As for the Weavers, Jack Weaver told NBC News his mom had “gone through a lot.”

“The goal was to try to put her mind at ease one way or the other,” he said. “We didn’t believe [Izzy] would’ve survived.”

“We didn’t expect to see her, and she came bounding out,” he recounted to Good Morning America. “It was elation, tears, happiness, one of the greatest moments of my life.”

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« Reply #4051 on: Oct 17, 2017, 04:19 AM »

Ant queens rip apart and bury dead companions to prevent disease

The gruesome "undertaking behaviours" were found to increase the chances of the new colony succeeding.

By Aristos Georgiou
New research has found that ant queens perform gruesome "undertaking behaviours" when founding a new colony, to minimise the threat of disease and ensure its success.

A team from the Institute of Science and Technology Austria observed these behaviours in cases where two ant queens co-founded a colony and one of the queens died before the first workers arrived. In these situations, the surviving queens often ripped apart and buried the corpses of their dead companions.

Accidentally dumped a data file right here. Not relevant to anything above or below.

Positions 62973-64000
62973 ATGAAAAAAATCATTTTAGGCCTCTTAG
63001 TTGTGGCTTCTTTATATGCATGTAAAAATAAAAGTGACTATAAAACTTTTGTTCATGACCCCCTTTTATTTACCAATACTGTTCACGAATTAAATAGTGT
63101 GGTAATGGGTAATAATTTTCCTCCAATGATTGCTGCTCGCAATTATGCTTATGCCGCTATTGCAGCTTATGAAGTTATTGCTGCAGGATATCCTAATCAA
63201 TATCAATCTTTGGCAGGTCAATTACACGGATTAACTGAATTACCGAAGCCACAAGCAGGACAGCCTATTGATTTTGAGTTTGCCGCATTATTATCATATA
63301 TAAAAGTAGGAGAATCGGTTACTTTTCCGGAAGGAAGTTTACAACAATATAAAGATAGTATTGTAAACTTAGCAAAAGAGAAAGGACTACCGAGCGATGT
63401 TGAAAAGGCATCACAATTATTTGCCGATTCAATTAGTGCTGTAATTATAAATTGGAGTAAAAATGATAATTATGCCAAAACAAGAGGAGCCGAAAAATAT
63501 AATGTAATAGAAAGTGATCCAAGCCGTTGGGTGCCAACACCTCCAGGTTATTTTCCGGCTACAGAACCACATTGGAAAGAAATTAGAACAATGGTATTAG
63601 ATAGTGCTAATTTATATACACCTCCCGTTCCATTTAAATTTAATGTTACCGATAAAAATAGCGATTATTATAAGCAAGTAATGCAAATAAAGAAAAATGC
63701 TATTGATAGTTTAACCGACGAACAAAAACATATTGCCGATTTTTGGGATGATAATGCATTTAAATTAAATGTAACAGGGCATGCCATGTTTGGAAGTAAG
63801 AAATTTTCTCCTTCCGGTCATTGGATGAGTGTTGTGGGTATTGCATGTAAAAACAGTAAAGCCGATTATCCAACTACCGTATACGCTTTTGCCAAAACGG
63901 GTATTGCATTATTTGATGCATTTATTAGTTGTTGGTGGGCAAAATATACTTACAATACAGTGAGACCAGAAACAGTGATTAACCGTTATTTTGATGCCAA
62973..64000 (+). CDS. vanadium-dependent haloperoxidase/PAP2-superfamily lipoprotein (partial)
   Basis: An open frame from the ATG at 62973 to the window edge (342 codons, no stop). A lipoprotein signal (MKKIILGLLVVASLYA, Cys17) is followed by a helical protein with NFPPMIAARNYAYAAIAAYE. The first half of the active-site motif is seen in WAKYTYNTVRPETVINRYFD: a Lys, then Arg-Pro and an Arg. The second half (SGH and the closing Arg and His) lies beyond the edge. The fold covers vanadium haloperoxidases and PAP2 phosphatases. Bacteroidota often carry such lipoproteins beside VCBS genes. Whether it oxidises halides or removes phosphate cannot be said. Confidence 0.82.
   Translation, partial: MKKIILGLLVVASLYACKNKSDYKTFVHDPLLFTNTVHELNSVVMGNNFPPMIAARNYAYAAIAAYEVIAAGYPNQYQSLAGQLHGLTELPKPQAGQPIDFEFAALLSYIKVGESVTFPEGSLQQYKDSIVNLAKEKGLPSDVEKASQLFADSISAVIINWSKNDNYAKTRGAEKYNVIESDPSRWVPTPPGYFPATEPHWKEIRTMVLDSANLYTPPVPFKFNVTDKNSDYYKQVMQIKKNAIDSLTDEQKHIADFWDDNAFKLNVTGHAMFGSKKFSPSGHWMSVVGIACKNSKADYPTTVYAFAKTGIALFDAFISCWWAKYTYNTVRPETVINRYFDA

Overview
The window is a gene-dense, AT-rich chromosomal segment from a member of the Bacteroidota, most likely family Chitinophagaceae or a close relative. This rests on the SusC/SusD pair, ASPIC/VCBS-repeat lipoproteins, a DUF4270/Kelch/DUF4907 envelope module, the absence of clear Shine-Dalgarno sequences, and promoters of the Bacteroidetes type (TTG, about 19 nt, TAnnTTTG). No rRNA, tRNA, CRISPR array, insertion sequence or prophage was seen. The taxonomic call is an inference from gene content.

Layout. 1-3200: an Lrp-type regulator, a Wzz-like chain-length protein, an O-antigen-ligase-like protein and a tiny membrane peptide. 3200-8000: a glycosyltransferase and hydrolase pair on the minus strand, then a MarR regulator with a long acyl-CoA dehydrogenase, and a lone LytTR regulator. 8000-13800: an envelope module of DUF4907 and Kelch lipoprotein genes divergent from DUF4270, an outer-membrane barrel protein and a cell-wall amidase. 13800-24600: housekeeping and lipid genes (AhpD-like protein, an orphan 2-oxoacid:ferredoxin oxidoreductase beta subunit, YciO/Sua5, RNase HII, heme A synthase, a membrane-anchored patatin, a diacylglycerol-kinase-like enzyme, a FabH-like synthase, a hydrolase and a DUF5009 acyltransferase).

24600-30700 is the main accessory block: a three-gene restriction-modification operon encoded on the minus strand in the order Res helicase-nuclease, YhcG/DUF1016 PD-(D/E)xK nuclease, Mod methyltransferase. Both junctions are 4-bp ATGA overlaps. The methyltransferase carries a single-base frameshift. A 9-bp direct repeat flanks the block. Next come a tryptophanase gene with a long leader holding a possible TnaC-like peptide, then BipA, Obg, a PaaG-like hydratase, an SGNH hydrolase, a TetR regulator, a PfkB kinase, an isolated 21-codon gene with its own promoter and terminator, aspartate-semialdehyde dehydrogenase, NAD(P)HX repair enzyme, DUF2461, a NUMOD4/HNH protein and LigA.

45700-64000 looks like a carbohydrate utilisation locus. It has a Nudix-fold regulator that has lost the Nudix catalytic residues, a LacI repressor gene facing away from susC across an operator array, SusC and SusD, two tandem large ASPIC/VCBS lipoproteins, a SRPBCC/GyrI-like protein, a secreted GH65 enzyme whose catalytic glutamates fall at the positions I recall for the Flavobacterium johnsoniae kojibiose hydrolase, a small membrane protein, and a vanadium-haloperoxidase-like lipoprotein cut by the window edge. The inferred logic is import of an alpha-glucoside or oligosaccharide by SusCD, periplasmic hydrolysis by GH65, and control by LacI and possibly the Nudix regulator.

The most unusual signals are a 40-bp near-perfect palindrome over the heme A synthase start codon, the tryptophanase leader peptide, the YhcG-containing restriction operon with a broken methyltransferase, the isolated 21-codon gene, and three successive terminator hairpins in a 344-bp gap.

The researchers found that this burial technique was associated with a seven-fold reduction in the odds of the surviving queen dying. The strange behaviour has been observed in worker ants before, but it is considered unusual for queens.

"Ant queens usually focus on reproduction and do not engage in any risky or dangerous tasks," said Christopher Pull, an author of the study.

"That's why we were surprised to find that while ant queens do not avoid founding new colonies with other, sick queens – due mainly to competition for suitable nest sites – they perform undertaking behaviours that may have an impact on their survival. We found that queens that perform these behaviours are actually less likely to contract infections from dead co-founders and are less likely to die compared to those that do not perform undertaking."

The team's findings were published in the journal BMC Evolutionary Biology.

"Most previous research on how ant queens fight disease during colony foundation has focused on their immunological responses after infection has occurred. We set out to investigate how queens behave to prevent contracting infections in the first place. Avoiding infection is important for ant queens because they live solely on the breakdown of fat and muscle until their first workers arrive. Having to expend resources on fighting an infection could affect their reproductive success and the success of the overall colony."